We already know that it is preferable to map memory areas into sets of contiguous page frames, thus making better use of the cache and achieving lower average memory access times. Nevertheless, if the requests for memory areas are infrequent, it makes sense to consider an allocation schema based on noncontiguous page frames accessed through contiguous linear addresses. The main advantage of this schema is to avoid external fragmentation, while the disadvantage is that it is necessary to fiddle with the kernel Page Tables. Clearly, the size of a noncontiguous memory area must be a multiple of 4,096. Linux uses noncontiguous memory areas in several ways — for instance, to allocate data structures for active swap areas (see Section 16.2.3), to allocate space for a module (see Appendix B), or to allocate buffers to some I/O drivers.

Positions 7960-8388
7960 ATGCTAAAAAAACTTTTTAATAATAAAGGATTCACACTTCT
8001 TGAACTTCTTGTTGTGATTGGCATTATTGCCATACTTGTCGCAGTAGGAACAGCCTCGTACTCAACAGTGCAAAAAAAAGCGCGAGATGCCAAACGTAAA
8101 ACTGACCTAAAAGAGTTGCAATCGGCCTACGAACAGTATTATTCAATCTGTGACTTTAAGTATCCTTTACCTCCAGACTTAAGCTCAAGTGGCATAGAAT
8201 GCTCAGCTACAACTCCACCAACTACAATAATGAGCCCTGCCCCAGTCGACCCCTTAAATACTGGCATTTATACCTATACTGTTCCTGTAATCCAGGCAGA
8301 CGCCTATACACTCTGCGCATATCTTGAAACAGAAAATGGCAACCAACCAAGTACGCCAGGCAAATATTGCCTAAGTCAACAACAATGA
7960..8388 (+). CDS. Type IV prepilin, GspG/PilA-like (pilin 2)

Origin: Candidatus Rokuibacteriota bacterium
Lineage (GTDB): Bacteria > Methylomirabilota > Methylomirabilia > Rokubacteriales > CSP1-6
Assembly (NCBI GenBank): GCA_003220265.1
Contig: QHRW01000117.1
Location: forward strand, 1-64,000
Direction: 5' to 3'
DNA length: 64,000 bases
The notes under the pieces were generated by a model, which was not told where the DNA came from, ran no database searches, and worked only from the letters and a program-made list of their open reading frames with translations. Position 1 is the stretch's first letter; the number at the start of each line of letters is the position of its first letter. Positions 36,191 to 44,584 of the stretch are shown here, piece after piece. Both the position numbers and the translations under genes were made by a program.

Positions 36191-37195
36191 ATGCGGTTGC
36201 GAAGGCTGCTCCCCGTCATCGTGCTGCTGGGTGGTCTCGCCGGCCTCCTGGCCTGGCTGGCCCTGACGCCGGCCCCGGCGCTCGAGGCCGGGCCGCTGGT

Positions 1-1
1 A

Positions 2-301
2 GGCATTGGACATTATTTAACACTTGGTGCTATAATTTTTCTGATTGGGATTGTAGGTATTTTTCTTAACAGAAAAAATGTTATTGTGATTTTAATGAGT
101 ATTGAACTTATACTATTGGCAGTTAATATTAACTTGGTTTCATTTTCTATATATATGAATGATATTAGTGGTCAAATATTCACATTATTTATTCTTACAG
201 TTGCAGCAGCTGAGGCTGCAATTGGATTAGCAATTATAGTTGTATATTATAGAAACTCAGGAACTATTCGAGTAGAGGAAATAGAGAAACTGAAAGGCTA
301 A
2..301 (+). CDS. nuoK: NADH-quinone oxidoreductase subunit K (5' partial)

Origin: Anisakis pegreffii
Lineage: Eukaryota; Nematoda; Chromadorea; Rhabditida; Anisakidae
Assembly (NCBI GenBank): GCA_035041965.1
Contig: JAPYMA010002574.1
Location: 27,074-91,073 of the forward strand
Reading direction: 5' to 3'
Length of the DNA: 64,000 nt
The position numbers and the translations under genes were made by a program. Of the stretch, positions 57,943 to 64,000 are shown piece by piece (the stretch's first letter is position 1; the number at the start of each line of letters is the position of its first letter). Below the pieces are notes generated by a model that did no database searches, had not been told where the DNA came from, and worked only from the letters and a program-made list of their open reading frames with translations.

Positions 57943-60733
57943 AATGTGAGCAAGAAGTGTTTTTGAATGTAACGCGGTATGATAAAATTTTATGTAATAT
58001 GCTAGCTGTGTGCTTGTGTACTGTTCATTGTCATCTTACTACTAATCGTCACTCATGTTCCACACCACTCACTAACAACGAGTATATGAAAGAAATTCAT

To find a free range of linear
addresses, we can look in the area starting from
0xc0000000, the beginning of the fourth gigabyte).
Figure 7-7 shows how the fourth gigabyte linear
addresses are used:
The beginning of the area includes the linear addresses that map the
first 896 MB of RAM (see Section 2.5.4);
the linear address that corresponds to the end of the directly mapped
physical memory is stored in the
The end of the area contains the fix-mapped linear addresses (see Section 2.5.6).